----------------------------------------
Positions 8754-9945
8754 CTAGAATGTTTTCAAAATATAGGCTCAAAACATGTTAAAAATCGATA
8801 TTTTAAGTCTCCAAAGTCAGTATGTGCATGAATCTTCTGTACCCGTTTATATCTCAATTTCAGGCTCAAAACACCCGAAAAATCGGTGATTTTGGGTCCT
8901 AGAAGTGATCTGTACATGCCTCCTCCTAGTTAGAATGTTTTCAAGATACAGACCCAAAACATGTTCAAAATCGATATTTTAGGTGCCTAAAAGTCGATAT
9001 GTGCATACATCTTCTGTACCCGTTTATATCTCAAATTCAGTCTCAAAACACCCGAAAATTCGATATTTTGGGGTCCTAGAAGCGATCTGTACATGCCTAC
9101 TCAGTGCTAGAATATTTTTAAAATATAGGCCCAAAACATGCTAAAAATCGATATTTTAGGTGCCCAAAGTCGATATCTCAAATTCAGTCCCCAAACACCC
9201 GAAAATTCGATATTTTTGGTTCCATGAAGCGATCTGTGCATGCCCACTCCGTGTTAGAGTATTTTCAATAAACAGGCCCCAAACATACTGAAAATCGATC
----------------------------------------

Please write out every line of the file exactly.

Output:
Positions 8754-9945
8754 CTAGAATGTTTTCAAAATATAGGCTCAAAACATGTTAAAAATCGATA
8801 TTTTAAGTCTCCAAAGTCAGTATGTGCATGAATCTTCTGTACCCGTTTATATCTCAATTTCAGGCTCAAAACACCCGAAAAATCGGTGATTTTGGGTCCT
8901 AGAAGTGATCTGTACATGCCTCCTCCTAGTTAGAATGTTTTCAAGATACAGACCCAAAACATGTTCAAAATCGATATTTTAGGTGCCTAAAAGTCGATAT
9001 GTGCATACATCTTCTGTACCCGTTTATATCTCAAATTCAGTCTCAAAACACCCGAAAATTCGATATTTTGGGGTCCTAGAAGCGATCTGTACATGCCTAC
9101 TCAGTGCTAGAATATTTTTAAAATATAGGCCCAAAACATGCTAAAAATCGATATTTTAGGTGCCCAAAGTCGATATCTCAAATTCAGTCCCCAAACACCC
9201 GAAAATTCGATATTTTTGGTTCCATGAAGCGATCTGTGCATGCCCACTCCGTGTTAGAGTATTTTCAATAAACAGGCCCCAAACATACTGAAAATCGATC